Imaginative Auditing with Rollback (Undo) and RollForward (Redo) Part I

  • Simon Taylor (5/12/2009)

    Nice example, David. I developed a complimentary set of audit functionality that audits data changes themselves a couple years ago for SQL Server 2000. I ported it to SQL Server 2005, and would like to generalize the approach and clean up the implementation, but I understand that data-audit functionality ("Change Data Capture") is a built-in feature in 2008. So, I suspect that the life of my little custom tool for auditing data changes is near it's end.

    However, I am most interested in your follow-up example. The database I wrote data change auditing for has several hundred tables. So, automating the trigger generating code was a key challenge I faced, and the code I came up with to generate the data change audit triggers was somewhat complex and cumbersome. Since you are going to conquer a similar problem in generating these triggers, and you have hinted that you are going to use XML, it sounds like you are going to solve the same problem using a different approach. I am quite curious to say the least!

    Simon Taylor

    Hi Simon,

    You might be interested in an article I wrote some time ago, which sounds like it might be more like what you built.

    Let me know what you make of it.

    Good luck,


  • Thanks, David. I took a look at that post you mentioned. It was similar in the end result to what I had done, but your use of XML generated from the table meta-data, and XSL to generate the actual SQL script for the triggers was a completely different approach.

    In my original approach, I had generated embedded TSQL and executed via sp_executesql. So, probably more of a traditional approach that way.

    Although I have not developed much of a liking for XSL, I also consider the drawbacks of writing embedded SQL code in TSQL batch and/or stored procedures as pretty significant. So, I do like the concept of separating the SQL generating portion into a transform of XML data. Thanks for pointing out your prior article, and again, looking fwd to part 2 of the auditing with rollback post!


  • I can totally see using this for some databases (or even specific tables), for SOX compliance purposes. Looking forward to the next installment.

  • I think this is an interesting and useful example so long as you know enough to not use it as is in real life 🙂

    The xml scripting with CTE is very interesting and I think the concept should prove useful in isolated situations, just don't go and blindly apply this to a database without testing it out or you will drown in a slow database with a ton of data.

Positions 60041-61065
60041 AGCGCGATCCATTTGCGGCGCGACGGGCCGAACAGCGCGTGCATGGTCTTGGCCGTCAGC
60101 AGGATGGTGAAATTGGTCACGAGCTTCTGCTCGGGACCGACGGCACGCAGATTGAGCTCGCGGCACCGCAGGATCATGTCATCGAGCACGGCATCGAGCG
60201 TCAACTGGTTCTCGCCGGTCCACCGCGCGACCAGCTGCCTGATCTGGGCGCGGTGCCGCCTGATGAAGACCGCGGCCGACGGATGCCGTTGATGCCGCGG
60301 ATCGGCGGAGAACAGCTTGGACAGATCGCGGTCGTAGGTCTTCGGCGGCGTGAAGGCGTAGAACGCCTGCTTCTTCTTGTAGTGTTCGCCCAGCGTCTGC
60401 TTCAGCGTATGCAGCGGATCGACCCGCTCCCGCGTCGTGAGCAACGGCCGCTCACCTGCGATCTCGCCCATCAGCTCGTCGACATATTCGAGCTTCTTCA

• This approach needs some more improvements. Updating all columns is problematic for trigger that test "if update()" because if there is no necessarily a real change. You put the column is in the update set clause but it is not necessarily changed. At rollback or rollforward time the underlying trigger is going to fire for nothing. You need to add these if update clause to avoid adding unnecessary columns.

    You also have to exclude some column from insert, columns that are not to be supposed to be there like identity, add set identity_insert on for those tables to keep original identity values.

    Another problem, if you process a "rollback" you will still experiment an hole in identity sequence values. The next value is going to be beyond. But this is already a problem with a real rollback, identities doesn't come down.

    You audit table should be placed in a different database, because it doubles logging.

    Idea is interesting but there is probably other issues. And don't expect you rollforward to work at the same speed of the original operation. If the original operation is an Insert ... Select or an Update from table join another table or Delete from table join another table (I mean set oriented insert, update or delete) these run many times faster (x20) than individual insert, updates or delete.

  • Good Article David,

    do you think you can change the method to use CDC in SQL2008 instead of triggers? We all know why we do not want to use triggers.

    The CDC do not give you the SQL that needs to be run to roll forward and roll backward. IF you make the article for SQL2008 this will still has its value.

  • Seems to me that this could be leveraged as a home-grown replication solution between non-homogeneous databases. Just need an application at either end to ship-and-apply the changes.

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